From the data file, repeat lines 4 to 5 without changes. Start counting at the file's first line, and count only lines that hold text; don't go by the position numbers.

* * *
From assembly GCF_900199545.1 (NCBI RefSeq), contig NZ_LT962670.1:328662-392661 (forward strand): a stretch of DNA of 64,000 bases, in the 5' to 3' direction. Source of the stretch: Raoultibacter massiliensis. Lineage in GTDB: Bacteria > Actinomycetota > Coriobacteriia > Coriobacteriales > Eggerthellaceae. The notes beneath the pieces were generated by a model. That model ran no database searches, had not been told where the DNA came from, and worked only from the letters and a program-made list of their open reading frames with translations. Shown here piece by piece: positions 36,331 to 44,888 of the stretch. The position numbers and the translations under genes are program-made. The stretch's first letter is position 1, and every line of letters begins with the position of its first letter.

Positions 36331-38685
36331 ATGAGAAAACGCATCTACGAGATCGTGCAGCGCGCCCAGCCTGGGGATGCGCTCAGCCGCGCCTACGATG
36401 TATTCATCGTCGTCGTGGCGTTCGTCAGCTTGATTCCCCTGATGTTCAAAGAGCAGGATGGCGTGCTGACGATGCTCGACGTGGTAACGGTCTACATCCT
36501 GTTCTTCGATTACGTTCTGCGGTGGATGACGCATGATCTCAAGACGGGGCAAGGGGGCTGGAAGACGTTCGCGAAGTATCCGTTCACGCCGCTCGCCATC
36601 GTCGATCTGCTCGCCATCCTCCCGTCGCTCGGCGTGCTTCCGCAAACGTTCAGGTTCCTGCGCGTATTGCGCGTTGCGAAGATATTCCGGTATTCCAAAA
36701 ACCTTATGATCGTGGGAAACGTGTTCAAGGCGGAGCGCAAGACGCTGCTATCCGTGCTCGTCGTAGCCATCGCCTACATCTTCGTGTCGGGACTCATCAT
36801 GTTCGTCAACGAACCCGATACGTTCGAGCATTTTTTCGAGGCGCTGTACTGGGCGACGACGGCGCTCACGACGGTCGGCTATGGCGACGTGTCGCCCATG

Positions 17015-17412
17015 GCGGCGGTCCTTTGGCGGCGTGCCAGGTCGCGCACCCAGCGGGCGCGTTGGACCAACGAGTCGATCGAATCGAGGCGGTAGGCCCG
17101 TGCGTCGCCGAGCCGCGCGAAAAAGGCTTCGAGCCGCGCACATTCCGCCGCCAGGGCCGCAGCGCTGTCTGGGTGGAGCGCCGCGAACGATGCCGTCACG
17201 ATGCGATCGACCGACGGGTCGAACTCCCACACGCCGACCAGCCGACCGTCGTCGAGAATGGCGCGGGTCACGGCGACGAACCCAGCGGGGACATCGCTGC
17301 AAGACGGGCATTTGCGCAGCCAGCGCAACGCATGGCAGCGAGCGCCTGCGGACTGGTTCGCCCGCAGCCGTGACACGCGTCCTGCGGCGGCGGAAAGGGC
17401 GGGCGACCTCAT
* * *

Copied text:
36401 TATTCATCGTCGTCGTGGCGTTCGTCAGCTTGATTCCCCTGATGTTCAAAGAGCAGGATGGCGTGCTGACGATGCTCGACGTGGTAACGGTCTACATCCT
36501 GTTCTTCGATTACGTTCTGCGGTGGATGACGCATGATCTCAAGACGGGGCAAGGGGGCTGGAAGACGTTCGCGAAGTATCCGTTCACGCCGCTCGCCATC